I think we have to be a diligent society that allows scientists the freedom to explore the frontiers of understanding, but ultimately, we need to have an ongoing conversation. These things can’t be in the shadows. We need an ongoing conversation about how we are going to allow various breakthroughs to be used. I’m totally against anything that would curtail the freedom of scientists to explore those things that seem most exciting, but at the same time, we need to be very diligent. That’s why we’re having this conversation at the festival. You need the public to be engaged, so that these breakthroughs are front and center in people’s thought about how we want them to be used in the future.
Should government be the watchdog for these things? Or society at large? Or the science community in particular? Or all three?
I don’t think there’s one answer for all possible cases. Certainly, government regulation can be a vital way of implementing certain kind of strictures. At the same time, scientists who have a moral base are not going off and applying these things in ways that are reprehensible—that’s part of the equation too. So you keep things as open, as transparent, and as front and center in the public dialogue as possible. That, to me, is the way that you iterate towards the most productive solutions.
You’re moderating one event this week called “The Believing Brain: Evolution, Neuroscience, and the Spiritual Instinct.” What excites you about that particular topic?
The power of religious conviction is enormous. It’s been with us in one form or another for tens of thousands of years. Today on planet earth, something like 75 percent, if not more, of the populace identifies with one or another established religious belief. So naturally, when something is so pervasive and so influential, you ask yourself, “Is there an evolutionary basis for this? Is there something in our genetic makeup, which has been shaped by evolutionary forces over the course of hundreds of thousands of years, that has given us a predilection, for looking at the world through this type of perspective?” That’s what the conversation will be about.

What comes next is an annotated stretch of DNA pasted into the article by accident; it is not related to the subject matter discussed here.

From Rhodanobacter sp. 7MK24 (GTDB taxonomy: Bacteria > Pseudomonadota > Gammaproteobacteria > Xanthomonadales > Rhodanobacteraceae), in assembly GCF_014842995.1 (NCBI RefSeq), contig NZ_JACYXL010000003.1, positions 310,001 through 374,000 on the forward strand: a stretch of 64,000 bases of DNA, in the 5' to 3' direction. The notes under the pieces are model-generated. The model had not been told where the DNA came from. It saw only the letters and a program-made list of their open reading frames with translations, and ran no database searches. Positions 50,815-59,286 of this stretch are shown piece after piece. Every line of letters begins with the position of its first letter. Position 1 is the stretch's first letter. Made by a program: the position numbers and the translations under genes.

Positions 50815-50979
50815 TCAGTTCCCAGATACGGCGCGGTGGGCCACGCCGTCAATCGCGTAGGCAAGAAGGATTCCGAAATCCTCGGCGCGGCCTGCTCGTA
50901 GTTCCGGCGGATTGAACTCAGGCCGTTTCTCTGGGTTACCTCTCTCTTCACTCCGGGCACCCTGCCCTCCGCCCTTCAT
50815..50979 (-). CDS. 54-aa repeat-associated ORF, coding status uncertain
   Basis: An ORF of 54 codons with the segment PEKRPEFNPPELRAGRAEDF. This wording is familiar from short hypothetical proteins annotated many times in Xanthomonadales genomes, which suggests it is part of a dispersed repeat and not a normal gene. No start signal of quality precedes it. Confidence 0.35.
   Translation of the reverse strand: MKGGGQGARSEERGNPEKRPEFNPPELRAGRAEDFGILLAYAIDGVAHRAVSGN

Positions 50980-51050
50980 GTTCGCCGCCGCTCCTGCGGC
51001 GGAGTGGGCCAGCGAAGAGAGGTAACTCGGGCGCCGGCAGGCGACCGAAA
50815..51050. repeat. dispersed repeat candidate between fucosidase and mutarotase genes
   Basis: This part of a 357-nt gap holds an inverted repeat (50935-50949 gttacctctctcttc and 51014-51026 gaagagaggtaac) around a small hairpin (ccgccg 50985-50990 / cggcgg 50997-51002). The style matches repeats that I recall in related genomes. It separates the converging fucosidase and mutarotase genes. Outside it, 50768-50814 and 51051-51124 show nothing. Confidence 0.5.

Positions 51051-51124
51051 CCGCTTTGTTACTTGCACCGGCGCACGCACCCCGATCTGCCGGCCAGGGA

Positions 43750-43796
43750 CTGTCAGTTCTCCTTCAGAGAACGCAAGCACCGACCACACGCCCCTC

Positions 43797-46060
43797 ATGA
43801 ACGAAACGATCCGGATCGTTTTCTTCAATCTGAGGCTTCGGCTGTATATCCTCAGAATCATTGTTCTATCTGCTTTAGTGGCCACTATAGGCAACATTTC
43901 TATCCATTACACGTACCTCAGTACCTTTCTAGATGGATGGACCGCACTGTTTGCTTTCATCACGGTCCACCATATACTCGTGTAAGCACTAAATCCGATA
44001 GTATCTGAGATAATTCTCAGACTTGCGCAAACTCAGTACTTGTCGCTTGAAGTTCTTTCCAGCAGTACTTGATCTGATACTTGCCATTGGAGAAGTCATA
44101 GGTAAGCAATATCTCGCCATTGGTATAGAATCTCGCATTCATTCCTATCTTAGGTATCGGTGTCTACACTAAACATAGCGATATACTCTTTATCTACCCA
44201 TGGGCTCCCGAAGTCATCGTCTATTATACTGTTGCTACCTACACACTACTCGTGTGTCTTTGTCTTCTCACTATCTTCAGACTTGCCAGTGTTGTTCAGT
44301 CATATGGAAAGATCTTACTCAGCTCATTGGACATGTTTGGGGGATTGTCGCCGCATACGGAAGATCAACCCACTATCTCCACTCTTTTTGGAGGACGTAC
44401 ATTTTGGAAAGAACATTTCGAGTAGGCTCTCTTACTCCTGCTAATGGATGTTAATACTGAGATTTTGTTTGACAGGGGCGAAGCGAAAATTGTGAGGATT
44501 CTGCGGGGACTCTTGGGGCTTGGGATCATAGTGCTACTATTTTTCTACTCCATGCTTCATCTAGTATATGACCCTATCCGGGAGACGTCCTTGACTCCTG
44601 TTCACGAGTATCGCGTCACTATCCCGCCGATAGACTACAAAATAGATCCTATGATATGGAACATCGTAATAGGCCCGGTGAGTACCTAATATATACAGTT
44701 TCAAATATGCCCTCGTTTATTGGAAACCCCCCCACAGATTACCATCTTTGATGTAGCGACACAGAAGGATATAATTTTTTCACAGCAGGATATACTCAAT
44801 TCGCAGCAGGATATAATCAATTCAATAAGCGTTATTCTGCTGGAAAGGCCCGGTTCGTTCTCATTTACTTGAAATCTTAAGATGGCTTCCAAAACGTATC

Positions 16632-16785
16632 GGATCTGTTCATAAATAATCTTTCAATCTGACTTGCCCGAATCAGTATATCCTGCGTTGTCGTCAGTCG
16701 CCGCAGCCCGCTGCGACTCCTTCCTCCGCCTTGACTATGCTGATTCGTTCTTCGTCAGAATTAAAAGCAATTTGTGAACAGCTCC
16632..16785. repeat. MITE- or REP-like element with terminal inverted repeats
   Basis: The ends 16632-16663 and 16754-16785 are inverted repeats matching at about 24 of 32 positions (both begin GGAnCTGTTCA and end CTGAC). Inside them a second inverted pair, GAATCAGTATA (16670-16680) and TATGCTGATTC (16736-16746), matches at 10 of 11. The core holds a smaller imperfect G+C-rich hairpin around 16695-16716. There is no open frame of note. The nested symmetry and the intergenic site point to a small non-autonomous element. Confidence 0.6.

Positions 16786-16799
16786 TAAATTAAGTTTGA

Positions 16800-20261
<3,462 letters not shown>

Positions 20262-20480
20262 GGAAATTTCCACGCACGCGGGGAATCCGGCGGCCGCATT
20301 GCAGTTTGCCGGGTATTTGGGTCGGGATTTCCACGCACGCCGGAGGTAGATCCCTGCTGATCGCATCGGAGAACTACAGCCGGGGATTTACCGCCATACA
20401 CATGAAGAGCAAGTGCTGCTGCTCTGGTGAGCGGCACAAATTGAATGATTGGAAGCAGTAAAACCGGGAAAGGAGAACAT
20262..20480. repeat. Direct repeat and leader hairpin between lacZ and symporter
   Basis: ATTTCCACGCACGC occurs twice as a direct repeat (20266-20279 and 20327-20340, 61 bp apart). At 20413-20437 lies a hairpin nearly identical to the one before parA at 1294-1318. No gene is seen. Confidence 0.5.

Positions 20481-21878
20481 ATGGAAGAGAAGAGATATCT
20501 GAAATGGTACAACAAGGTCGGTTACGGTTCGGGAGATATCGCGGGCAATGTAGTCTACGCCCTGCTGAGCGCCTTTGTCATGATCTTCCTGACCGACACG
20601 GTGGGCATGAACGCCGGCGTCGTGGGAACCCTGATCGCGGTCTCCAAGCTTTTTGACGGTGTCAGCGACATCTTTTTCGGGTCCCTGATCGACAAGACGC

One reason I’m excited about it is that there’s a very tired conversation that happens in the world, which is “science versus religion.” For the most part, those conversations are not productive. Each side preaches to their own, and very few people leave that kind of conversation feeling as though their view of reality or view of the world has shifted. So this kind of conversation is not “science versus religion.” It’s science in the service of understanding whatever science can illuminate regarding religion and belief. And that, to me, is a very productive way of bringing these two powerful forces together.
Some of Elaine Howard Ecklund’s research supports a narrowing in that gap, that maybe science and religion aren’t enemies after all. Perhaps the “versus” part is falling away?
I think that’s partly true. I still see the extreme positions, even on the part of science colleagues of mine, who have been quite vocal that a program that touches on religion has no place in a science festival. We’ve had some pretty heated conversations along those lines. But my view is that the point of the science festival is for people to recognize that science reaches out into their world, into their lives in a profound way. It’s not just some abstract subject that you studied in high school. And for that to be as apparent as possible, whenever there’s an opportunity for science to touch something that is vital and important to people, that’s a great point of contact.
To me, to be afraid or to somehow cordon off religion as a subject that’s not relevant to a science festival, I consider the idea ludicrous. Religion is part of who we are. It’s widespread. It’s practiced around the world, and if science can give some insight into that, it’s giving insight into something that many people find profoundly important. That’s what the science festival is all about.